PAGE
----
through the curriculum at his/her 
own rate and independently of 
the progress of other pupils.
01 
WINTER Template 
INDIVIDUALIZED INSTRUCTION 
USING MODULES 
• Individualizing instruction does not imply 
that every pupil in the class must be 
involved in an activity separates and distinct 
from that of every other child. There are 
many ways of individualizing instruction: 
grouping, modules- self-learning 
kits/materials, programmed materials, daily 
prescriptions, contracts, etc.
BRAIN 
STORMING
02 
BRAINSTORMING 
• teacher elicits from the learners as many 
ideas as possible but refrains from 
evaluating them until all possible ideas 
have been generated. 
• It is an excellent strategy for stimulating 
creativity among learners.
PROBLEM 
SOLVING
03 
PROBLEM-SOLVING 
• a learner-directed strategy in which 
learners “think patiently and 
analytically about complex situations in 
order to find answers to questions”.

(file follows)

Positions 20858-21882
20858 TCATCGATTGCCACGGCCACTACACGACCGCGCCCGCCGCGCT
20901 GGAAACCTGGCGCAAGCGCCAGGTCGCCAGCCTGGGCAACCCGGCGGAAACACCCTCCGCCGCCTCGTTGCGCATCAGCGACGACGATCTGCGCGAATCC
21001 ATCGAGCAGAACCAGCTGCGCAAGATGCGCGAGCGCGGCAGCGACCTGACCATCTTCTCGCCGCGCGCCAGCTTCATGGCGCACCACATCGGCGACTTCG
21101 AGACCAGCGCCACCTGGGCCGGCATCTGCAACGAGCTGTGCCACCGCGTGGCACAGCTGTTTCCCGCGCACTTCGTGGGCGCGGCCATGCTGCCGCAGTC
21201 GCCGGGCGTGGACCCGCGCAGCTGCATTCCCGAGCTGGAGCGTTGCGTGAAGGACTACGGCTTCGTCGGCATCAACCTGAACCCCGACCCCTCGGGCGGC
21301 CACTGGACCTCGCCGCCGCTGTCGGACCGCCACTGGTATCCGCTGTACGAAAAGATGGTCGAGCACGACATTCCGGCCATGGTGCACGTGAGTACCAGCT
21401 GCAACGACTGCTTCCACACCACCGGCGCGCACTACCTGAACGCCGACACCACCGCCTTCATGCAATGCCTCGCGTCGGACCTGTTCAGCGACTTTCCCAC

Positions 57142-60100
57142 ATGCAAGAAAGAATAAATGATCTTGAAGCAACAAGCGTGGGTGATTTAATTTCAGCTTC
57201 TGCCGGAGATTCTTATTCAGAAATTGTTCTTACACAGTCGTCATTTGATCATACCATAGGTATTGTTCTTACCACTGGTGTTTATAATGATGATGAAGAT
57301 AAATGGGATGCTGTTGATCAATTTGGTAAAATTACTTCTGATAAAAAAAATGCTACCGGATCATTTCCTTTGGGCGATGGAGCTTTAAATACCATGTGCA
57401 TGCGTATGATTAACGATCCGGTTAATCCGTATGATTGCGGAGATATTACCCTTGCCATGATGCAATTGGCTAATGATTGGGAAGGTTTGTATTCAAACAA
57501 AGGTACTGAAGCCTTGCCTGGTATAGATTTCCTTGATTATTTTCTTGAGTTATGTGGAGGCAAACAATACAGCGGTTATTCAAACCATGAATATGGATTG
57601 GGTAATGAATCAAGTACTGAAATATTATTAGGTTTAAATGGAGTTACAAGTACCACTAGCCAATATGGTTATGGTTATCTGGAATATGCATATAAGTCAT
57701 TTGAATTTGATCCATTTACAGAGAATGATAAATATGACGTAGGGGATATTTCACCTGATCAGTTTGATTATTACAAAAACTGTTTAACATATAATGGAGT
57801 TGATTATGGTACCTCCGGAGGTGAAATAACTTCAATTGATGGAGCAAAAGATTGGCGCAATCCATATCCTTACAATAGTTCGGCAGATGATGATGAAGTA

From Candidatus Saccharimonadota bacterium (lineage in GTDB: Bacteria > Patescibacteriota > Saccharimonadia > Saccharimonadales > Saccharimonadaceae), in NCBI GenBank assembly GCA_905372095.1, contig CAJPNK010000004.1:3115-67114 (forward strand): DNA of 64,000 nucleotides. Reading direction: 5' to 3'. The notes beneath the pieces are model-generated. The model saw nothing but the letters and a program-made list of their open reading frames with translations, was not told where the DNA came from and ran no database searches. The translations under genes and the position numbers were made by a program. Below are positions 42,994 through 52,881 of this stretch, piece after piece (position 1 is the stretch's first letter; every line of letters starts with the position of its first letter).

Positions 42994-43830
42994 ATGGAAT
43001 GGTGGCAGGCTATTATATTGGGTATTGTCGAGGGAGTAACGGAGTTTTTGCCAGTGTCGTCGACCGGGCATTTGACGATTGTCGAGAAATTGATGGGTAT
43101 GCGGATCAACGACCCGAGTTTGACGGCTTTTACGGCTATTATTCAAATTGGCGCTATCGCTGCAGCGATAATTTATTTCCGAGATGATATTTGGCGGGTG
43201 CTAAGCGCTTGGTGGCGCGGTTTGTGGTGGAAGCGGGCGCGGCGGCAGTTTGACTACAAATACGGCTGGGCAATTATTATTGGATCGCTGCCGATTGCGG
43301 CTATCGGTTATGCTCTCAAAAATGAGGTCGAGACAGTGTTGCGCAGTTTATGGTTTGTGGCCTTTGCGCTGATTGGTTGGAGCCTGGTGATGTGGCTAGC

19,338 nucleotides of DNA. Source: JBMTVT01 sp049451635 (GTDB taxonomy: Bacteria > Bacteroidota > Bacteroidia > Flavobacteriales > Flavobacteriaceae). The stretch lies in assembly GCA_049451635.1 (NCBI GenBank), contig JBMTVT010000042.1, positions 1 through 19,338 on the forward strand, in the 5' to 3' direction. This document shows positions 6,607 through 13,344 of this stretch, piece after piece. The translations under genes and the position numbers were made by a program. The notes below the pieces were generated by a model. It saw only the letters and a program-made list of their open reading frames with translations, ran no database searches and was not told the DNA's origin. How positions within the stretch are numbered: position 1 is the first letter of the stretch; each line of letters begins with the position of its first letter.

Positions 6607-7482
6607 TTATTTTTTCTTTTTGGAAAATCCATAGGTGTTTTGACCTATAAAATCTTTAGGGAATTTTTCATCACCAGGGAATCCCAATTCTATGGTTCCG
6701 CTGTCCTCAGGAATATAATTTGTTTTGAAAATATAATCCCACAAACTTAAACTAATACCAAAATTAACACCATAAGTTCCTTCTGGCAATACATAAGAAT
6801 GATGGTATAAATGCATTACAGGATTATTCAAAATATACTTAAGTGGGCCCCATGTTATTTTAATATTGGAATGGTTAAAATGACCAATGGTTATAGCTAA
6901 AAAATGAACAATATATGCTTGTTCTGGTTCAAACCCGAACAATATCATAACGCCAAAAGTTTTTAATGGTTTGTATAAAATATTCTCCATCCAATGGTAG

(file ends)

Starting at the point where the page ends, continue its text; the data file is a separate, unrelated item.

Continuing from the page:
PROBLEM-SOLVING 04 
When using problem-solving for the first time: 
select a simple problem that can be 
completed in a short amount of time. 
Consider learners’ interest, ability level, and 
maturation level. 
Make sure resources (materials or 
equipment) are available. 
Make sure that learners are familiar with 
brainstorming before you implement problem-solving.
COOPERATIVE 
Learning
05 
COOPERATIVE LEARNING 
•eliminates competition among learners. 
It encourages them to work together 
towards common goals. 
•It fosters positive intergroup attitudes in 
the classroom. It encourages learners 
to work in small groups to learn.
01 
WINTER Template 
COOPERATIVE LEARNING 
•The group learns a particular